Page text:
Equally relevant to this section of our enquiry are arguments in favor of or against the use of the name Hindustan. Some reject ‘Hindustan’ as being too offensive to ‘minorities’ (read non-Hindus). ‘Bharat’, they argue, is to be preferred to ‘Hindustan’ because it is less divisive. Here ‘Hindustan’, even with the Persian suffix, is understood with Savarkar’s meaning of ‘land of the Hindus’—with Hindu receiving a religious signification. In contrast, ‘Bharat’ is associated with the capacity to generate and tolerate internal differences. Words do have a life of their own! Some argue that ‘Hindustan’ should be avoided by Indians because it is being used in Pakistan to refer to India. Some tribals from Gujarat have declared preferring ‘Bharat’ to ‘Hindustan’ because they are not Hindus.55 On the opposite side, there are those who argue that ‘Hindustan’ should be used precisely to stress the Hindu character of India. Thus in February 2003 the VHP demanded that India be renamed as Hindustan in order to restore ‘the honor of the Hindu rashtra (nation)’.56 And in July 2011, Dr. Subramanian Swamy, the president of the Janata Party who was then teaching economics at Harvard, made the same demand. He also recommended that a civil code be implemented, the learning of Sanskrit and singing Vande Mātaram be made mandatory, and non-Hindus be allowed to vote only if they acknowledged Hindu ancestry. These demands reflect the legacy of Savarkar, even though they overlook that he spoke of Hindusthan.
The politics of naming is part of the social production of the nation. Its processes are shaped by broad socio-political conditions and can be studied from several angles. In this paper I have adopted a cultural history perspective. My purpose has been to look at some of the inherited discourses on ‘Bhārata’ both prior to and at the time of its official equation with ‘India’ in the Constitution of 1950. To begin with I attempted to characterize the memory that was taken in by those who in the 19th century used the name Bhārata to refer to the geographical, political and administrative entity that the colonial power called ‘India’. The evidence presented shows that it was the Puranic memory of a naturally bounded (sea, mountains) and specifically socially organized territory where human beings could fulfill the specific sets of socio-religious duties required to maintain their cultural identity. That Bhārata—a cultural space whose unity was to be found in the social order of dharma—was a pre-national construction and not a national project. Then I argued that at the time of independence, India and Bhārata were equally worthy candidates to baptize the newly-born nation, along with ‘Hindustan’. But the opening article of the Constitution discarded Hindustan and registered the nation under a dual and bilingual identity: ‘India, that is Bharat’. One name was to be used as the equivalent or the translation of the other as exemplified on the cover of the national passport, where the English ‘Republic of India’ corresponds to the Hindi ‘Bhārata gaṇarājya’, or, perhaps even more telling, on India postage stamps, where the two words Bhārata and India are collocated. Pursuing the history of the reception of the Constitutional equation of Bharat and India in all its social and political complexities was beyond the scope of my enquiry. I have merely pointed to two contemporary phenomena: the name Hindustan has continued to be widely used in spite of, or may be thanks to, its plurality of meanings and the implication of the equivalence of Bharat with India has remained a subject of debate. It is likely that all these names will continue to be interpreted to fit new circumstances, to give new meanings to India’s national identity, an ongoing, open-ended process. (Concludes)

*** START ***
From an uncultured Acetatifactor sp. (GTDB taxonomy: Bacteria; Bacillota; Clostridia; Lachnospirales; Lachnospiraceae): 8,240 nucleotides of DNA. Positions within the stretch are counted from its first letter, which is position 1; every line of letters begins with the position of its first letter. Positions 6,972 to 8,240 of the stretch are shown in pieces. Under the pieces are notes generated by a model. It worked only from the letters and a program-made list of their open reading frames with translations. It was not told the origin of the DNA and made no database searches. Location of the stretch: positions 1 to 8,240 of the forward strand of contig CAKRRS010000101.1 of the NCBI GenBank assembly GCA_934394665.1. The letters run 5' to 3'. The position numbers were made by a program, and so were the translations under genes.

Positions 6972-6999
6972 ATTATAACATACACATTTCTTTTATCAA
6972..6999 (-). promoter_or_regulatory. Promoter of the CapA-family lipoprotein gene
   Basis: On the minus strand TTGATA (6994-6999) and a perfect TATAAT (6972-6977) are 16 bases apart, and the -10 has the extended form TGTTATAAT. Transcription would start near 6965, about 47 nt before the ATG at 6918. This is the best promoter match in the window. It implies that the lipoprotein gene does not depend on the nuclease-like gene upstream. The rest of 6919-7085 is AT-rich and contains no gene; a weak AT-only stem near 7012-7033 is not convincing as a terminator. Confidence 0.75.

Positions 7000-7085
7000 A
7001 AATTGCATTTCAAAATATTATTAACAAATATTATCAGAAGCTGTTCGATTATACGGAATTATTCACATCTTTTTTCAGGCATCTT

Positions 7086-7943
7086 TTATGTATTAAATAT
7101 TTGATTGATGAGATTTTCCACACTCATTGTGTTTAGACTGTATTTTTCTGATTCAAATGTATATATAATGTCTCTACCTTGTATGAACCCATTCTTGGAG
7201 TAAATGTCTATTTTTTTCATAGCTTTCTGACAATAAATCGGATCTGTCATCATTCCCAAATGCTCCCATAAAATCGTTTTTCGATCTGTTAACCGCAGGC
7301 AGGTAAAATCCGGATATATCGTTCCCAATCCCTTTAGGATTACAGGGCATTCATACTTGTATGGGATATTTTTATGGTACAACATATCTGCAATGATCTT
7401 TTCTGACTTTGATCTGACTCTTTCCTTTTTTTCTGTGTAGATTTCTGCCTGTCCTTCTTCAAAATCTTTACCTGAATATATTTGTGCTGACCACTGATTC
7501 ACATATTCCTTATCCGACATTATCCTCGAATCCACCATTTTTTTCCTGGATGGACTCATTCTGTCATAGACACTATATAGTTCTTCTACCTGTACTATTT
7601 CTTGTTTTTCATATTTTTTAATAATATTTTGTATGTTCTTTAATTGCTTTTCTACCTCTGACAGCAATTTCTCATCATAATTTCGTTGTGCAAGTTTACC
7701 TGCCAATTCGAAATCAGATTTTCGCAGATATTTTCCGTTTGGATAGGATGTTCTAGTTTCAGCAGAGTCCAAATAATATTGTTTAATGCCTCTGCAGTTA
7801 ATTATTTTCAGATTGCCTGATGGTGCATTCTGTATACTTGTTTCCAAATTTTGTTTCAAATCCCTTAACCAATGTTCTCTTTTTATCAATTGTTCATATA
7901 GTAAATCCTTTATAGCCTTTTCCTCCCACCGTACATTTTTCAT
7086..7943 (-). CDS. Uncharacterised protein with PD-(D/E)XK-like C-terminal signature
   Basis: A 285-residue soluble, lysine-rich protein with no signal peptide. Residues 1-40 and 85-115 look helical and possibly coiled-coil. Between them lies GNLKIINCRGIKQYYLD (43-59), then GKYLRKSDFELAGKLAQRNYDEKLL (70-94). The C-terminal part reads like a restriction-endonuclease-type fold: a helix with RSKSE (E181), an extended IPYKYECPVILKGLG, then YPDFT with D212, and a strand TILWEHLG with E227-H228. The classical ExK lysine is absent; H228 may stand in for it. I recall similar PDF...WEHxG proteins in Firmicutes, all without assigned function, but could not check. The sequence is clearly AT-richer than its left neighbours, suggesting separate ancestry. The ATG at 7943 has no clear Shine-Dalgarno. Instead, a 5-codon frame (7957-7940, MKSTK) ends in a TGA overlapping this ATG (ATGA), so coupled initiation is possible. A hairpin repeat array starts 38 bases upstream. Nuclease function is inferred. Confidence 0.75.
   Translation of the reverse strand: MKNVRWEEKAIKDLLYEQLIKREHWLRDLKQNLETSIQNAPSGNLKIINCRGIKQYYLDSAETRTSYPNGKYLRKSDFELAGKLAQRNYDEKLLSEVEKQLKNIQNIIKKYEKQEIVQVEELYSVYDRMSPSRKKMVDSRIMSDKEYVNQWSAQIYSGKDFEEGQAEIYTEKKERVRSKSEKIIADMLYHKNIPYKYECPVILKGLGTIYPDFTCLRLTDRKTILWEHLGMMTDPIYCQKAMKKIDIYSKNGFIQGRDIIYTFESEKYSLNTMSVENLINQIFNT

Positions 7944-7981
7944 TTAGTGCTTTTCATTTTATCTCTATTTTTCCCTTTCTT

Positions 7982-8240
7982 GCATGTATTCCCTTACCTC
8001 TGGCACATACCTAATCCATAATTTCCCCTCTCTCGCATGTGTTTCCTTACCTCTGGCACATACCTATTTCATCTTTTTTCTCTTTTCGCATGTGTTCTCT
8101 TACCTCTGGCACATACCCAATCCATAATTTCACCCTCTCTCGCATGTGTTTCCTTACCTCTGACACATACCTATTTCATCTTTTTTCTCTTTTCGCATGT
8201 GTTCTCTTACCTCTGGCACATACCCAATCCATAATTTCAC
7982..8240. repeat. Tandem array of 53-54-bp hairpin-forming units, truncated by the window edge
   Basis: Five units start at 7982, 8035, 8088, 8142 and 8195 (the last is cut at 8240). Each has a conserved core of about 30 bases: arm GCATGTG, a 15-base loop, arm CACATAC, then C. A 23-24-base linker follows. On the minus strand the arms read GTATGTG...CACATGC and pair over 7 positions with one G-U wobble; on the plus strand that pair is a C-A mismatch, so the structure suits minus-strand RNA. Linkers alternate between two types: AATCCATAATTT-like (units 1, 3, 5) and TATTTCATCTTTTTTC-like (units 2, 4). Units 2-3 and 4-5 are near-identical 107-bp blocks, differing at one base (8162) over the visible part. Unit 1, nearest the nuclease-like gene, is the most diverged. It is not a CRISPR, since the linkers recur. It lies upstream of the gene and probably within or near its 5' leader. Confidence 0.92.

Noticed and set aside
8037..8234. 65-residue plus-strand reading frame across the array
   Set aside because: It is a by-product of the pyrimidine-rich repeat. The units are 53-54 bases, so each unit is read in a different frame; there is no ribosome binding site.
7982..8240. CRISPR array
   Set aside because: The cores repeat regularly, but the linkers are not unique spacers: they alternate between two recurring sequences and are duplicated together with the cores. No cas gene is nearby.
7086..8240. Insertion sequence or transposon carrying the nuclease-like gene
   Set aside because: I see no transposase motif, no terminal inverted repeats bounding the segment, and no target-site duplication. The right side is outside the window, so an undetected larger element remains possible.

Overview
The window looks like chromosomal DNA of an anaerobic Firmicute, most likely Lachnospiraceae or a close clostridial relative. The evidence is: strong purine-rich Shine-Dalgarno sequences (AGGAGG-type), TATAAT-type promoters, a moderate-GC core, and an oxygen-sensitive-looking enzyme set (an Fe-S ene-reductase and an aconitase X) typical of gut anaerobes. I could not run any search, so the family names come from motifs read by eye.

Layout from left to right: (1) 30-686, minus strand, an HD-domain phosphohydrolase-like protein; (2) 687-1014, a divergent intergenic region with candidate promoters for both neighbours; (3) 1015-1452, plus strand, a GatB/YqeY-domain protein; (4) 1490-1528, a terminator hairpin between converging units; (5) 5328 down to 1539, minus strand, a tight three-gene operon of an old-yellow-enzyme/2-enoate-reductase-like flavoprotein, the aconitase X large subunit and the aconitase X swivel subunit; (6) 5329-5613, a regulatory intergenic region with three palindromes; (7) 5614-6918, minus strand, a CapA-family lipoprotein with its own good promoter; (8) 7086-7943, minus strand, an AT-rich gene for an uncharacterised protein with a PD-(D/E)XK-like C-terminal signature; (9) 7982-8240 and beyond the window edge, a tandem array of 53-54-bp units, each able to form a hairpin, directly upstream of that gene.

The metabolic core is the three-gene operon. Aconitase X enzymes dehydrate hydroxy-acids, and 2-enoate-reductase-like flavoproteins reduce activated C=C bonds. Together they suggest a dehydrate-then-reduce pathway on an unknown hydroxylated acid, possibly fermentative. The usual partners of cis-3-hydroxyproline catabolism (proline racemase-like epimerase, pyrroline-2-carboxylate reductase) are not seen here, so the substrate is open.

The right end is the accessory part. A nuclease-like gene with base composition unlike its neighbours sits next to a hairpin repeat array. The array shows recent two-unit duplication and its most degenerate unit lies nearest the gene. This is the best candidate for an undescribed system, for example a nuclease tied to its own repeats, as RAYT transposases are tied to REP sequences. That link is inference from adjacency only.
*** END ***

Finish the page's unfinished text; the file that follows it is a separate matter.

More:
Courtesy: Open Edition Journal – Ideas of South Asia (Published 2014)